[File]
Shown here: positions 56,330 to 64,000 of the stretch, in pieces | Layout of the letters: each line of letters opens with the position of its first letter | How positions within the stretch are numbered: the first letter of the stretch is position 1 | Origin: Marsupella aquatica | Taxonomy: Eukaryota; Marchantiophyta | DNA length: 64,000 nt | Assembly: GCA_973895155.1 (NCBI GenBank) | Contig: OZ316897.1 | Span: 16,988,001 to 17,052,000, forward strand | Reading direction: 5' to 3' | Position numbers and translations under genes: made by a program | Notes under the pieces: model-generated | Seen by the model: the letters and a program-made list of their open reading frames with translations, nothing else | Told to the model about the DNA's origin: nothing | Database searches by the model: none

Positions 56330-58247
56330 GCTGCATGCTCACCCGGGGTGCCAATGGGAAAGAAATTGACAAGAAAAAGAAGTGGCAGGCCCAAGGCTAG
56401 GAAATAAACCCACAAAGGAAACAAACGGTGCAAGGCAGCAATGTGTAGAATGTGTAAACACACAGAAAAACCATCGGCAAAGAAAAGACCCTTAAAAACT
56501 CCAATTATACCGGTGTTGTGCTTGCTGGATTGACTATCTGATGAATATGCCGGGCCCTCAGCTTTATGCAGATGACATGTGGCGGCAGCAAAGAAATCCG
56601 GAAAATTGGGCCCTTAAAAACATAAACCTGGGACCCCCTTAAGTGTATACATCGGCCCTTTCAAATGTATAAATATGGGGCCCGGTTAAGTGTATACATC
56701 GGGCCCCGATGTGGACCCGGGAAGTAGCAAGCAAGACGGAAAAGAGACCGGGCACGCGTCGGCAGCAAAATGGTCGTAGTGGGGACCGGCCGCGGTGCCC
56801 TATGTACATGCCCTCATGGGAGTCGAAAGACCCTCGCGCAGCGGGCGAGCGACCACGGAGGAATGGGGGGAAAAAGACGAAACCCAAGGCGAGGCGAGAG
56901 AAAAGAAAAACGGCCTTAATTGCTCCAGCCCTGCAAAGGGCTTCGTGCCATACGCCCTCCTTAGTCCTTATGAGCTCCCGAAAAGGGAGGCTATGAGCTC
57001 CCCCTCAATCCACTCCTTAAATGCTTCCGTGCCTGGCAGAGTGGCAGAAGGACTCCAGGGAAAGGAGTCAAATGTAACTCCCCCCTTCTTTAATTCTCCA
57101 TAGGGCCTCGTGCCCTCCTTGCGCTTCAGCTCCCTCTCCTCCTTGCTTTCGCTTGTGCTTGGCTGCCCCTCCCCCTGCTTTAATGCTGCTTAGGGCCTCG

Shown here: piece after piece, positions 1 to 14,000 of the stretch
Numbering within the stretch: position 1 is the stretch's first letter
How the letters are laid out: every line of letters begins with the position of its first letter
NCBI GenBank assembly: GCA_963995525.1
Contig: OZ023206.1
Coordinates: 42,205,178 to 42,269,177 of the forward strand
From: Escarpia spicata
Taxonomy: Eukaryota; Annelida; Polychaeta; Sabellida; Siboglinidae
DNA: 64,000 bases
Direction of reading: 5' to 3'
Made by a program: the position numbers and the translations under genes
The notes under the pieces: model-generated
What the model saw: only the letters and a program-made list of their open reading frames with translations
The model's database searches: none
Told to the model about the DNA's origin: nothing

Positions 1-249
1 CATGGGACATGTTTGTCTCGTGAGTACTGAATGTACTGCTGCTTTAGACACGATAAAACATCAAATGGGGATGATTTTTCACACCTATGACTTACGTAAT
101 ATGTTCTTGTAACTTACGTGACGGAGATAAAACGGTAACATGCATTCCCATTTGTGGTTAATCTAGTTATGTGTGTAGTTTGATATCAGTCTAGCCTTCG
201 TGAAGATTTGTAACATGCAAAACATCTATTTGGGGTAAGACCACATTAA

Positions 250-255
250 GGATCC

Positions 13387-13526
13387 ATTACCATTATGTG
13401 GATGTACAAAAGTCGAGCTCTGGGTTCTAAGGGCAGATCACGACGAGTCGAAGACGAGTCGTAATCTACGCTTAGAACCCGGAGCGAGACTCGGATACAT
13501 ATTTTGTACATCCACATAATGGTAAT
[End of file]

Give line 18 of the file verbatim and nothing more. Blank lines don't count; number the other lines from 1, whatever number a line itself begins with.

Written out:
From: Escarpia spicata